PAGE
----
I have been following Dr. Erson Religioso's blog, The Manual Therapist, for quite some time now. I also recently subscribed to his OMPT Channel section where I have learned quite a few evaluation and treatment techniques to add to my arsenal. Dr. E has training in a plethora of different schools of thought and one of them is the Mechanical Diagnosis and Therapy or MDT for short. Part of his MDT skill-set is a various amount of techniques that he refers to as "resets". He often uses them as part of his evaluation, treatment and home exercise programs. I hope I am saying all of this accurately, at least. Here is a couple videos of Dr. Erson Religioso III, DPT, FAAOMPT explaining the what, why and how related to these resets.

This is Dr. E's video highlighting the his favorite resets, and why they work.

An updated but longer video for Dr. E's favorite resets.

The Toe Pain:
I am currently pursuing a post-professional graduate degree so that means I am still a student (will be one for life) and that I still have finals. A couple Monday’s ago I was sitting around with a few of my classmates while waiting to take a final practical exam. One classmate mentioned that she had a very painful big toe on her right foot. She had been suffering this pain for a day or two since walking around Chicago the entire weekend while wearing ill-fitting footwear. She had only had the pain on one side without any direct MOI besides gradual onset related to the shoes and walking. She had pain with great toe extension when toeing-off in her gait cycle.

Dr. E’s videos had been on my mind and I was curious if his resets would really work because they were a foreign concept related to anything I had been taught. I had the idea of doing repeated-end range flexion of the great toe for about 20 repetitions and I asked her if she minded trying out the experiment. She obliged and we went to town with the repeated “resets”.

After I finished with the 20 or so repeats I asked her to stand up and walk around. Alas, she had no pain and no other complaints appeared. I told her that there was a chance that this would be a transient effect and that she may need to repeat this exercise about 10 times every hour. However, her pain never returned that day and hasn’t to date. I believe a week later when I inquired about her toe she mentioned that my “voodoo” had fixed the issue for good. While I don’t think I was doing any magic or voodoo I do think this highlights some merit to these resets on an n=1 level. Half of evidence-based practice is clinical experience and so far my “clinical” experience has been great; although I do wish I had some more extensive training or knowledge about MDT. I was impressed enough with these results that I tried using the repeated ankle plantar flexion reset for my girlfriend’s aunt who has had years of constant heel pain. This was just an offhand encounter at Mother’s Day brunch but it immediately took her symptoms from a wince-inducing 8/10 to a 4/10. I gave her instructions to continue these as a self-empowering home exercise and I hope she sticks to them. I really want to see how she progresses.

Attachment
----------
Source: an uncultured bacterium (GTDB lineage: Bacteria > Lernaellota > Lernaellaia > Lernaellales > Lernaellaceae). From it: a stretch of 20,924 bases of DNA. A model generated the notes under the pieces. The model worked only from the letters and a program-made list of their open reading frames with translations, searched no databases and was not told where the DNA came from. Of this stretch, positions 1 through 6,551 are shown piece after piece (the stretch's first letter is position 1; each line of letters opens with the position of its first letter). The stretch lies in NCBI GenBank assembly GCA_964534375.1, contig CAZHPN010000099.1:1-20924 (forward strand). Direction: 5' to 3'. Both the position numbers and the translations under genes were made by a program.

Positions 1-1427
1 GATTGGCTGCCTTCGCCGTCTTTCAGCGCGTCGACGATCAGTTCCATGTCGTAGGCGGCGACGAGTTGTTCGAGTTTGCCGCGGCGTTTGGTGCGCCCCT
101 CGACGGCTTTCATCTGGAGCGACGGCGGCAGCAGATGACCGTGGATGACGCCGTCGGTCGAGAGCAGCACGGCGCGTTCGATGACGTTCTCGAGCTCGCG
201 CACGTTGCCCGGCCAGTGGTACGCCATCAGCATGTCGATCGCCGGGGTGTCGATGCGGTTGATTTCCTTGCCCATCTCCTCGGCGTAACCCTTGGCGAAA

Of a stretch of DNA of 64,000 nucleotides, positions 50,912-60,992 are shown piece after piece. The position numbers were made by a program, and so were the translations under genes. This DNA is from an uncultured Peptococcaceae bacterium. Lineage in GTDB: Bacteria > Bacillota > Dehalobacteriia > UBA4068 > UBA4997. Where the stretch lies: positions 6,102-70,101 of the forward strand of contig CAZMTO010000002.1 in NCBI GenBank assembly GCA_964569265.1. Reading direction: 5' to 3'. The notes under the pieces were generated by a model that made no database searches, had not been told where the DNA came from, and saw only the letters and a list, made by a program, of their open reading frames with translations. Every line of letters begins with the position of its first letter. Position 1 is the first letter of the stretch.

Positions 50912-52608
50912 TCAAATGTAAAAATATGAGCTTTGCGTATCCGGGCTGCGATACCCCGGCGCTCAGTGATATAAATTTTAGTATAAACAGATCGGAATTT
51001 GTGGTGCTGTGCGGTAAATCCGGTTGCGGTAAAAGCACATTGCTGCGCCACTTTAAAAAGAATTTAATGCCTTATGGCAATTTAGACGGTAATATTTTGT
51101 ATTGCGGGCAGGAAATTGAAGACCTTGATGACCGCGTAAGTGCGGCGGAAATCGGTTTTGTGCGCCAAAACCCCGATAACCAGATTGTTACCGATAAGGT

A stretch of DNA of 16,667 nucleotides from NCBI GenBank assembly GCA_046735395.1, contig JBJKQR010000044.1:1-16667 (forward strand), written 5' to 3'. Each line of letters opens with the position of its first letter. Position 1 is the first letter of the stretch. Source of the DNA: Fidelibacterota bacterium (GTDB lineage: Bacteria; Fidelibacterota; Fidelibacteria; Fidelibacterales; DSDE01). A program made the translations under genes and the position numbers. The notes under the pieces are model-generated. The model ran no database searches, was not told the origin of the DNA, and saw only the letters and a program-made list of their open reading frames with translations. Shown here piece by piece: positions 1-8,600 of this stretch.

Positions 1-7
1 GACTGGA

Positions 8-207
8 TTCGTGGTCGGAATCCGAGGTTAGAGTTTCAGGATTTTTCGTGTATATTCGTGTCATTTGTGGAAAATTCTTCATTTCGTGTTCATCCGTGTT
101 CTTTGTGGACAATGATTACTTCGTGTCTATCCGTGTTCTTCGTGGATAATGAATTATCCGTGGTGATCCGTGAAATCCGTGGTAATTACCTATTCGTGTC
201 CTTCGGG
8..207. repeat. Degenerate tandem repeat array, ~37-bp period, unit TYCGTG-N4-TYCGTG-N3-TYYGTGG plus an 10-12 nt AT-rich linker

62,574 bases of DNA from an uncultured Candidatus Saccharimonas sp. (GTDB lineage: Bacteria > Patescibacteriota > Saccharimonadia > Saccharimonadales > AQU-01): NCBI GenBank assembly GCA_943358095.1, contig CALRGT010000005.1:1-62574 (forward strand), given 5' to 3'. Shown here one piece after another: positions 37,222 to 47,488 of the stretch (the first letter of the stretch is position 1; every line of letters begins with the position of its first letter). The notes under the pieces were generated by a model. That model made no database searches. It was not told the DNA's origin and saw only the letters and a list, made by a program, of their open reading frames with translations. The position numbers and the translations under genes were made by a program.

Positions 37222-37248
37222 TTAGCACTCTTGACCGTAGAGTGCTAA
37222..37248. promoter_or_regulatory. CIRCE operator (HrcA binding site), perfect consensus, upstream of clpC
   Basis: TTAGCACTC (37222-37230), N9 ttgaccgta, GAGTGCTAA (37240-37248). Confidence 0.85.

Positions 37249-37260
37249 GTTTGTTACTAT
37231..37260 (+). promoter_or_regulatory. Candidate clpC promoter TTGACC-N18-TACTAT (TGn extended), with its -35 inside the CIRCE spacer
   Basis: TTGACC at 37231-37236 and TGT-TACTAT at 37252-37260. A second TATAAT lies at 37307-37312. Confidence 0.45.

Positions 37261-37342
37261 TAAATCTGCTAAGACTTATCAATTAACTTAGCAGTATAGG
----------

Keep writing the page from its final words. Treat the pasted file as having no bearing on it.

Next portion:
My conclusion about these resets so far is that I like them but I don’t see them as a replacement to my current clinical skill set. I see them as being another tool and a great way to put responsibility into the hands of the patient. I understand the theory and concept as explained by Dr. Religioso. However, I definitely feel and want to learn more about this stuff before it starts to become a mainstay of my clinical practice.

Apr 22, 2013

Videos for Running Assessment, Correction and Form Drills.

I was perusing the internet today when I came across a couple of videos produced by Dr. Mark Cucuzzella. Dr. Cucuzzella is the director of the Natural Running Center, Professor of Family Medicine at West Virginia University and the owner of Two Rivers Treads in Shepherdstown, West Virginia. Dr. Cucuzzella is a running guru that has been at the front of the natural running movement for many years now.  He also brought us this previously mentioned video that highlights the principles of natural running form.
Must see video for runners.


Disclaimer: Please note that some of the links on this blog are affiliate links and I will earn a commission if you purchase through those links. I have used all of these products listed and recommend them because they are helpful and are products from companies that I trust, not because of the commissions that I may earn from you using these products.


All content on this blog is meant as instructional and educational. The author and guest authors of this blog are not responsible for any harm or injury that may result. Always consult a physician or another proper medical professional for medical advice. Registered & Protected